I have came across the following sentences:
It seems to me that the arrangement would lend itself to a subcontract agreement structure. In other words:
- [Company A] would engage [Company B], who would take on responsibility for all services
- [Company B] would subcontract certain of its services to the contractor.
- The contractor would then provide [Company A] with a contractual protection.
The benefit of this arrangement means that [Company A] would have direct recourse to both parties...
This arrangement can be complicated and would require an elaborate approach. There remains an element of risk to [Company A] that would be avoided by taking some precautions.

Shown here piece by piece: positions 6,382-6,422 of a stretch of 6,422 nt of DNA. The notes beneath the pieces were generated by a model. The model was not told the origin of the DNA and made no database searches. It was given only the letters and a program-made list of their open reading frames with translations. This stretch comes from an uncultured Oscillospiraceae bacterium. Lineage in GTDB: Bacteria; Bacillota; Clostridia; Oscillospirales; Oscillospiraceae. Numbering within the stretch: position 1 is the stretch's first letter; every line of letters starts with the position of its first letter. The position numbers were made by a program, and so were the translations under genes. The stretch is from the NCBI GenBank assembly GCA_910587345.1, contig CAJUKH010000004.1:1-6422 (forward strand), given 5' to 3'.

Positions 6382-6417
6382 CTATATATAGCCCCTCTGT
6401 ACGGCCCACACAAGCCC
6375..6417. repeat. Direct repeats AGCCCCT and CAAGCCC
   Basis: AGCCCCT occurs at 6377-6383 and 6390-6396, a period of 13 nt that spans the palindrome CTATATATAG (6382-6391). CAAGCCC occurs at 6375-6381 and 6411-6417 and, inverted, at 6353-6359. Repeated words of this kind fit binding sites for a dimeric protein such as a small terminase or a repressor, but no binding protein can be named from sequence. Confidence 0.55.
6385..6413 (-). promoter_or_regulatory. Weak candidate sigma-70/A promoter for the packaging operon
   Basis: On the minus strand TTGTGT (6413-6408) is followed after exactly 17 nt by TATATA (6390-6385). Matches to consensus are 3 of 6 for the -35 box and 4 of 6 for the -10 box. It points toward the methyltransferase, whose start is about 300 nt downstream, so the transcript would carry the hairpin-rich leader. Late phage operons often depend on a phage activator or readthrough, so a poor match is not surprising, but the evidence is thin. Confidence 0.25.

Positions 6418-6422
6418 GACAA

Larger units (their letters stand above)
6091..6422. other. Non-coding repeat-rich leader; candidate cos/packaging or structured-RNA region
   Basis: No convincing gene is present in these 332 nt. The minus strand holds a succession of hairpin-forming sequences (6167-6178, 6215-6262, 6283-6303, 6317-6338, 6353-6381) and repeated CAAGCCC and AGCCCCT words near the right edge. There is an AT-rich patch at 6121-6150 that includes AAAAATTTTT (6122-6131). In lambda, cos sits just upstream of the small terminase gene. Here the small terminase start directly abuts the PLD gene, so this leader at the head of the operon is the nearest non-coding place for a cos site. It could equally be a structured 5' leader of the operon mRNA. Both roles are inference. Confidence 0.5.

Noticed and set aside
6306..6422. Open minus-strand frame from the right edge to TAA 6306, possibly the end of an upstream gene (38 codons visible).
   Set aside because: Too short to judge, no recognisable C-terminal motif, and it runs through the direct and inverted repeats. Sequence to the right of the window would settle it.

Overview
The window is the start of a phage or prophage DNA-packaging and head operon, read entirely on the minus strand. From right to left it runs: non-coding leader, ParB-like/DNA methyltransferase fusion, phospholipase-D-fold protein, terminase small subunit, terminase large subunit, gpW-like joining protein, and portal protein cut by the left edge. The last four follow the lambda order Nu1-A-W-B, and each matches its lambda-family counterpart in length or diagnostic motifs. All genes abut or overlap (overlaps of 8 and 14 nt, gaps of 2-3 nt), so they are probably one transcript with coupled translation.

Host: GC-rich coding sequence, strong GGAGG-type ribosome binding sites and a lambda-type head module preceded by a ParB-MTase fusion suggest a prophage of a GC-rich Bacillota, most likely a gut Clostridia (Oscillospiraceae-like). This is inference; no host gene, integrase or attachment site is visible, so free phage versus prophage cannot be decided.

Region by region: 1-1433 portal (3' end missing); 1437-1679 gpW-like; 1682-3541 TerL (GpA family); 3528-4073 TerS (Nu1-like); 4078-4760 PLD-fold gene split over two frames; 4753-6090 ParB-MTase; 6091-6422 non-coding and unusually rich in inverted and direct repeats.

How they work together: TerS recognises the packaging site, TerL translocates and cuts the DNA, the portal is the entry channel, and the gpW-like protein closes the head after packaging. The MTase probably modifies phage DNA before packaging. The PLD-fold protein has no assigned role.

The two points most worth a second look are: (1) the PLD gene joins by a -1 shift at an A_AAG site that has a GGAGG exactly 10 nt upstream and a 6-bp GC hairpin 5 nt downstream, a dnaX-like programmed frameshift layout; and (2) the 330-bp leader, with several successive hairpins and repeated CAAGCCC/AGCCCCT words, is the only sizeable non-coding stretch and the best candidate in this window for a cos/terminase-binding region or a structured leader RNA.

The standard rules most frequently explained in grammar books tell that would can be used:
to express general or repeated willingness in the past;
to talk about charasteristic behaviour or habit in the past;
as the future in the past (in reporting sentences);
in unreal conditionals that something might have happened in the past, but it didn't;
when we want to advise doing something in a polite manner;
in polite requests and offers.
In the examples, the speaker shares his views on how the arrangement may look like to address some issues. However, the example sentences do not seem to fit these rules.
I would be grateful if you could explain the rules for would that these examples follow.
Many thanks in advance.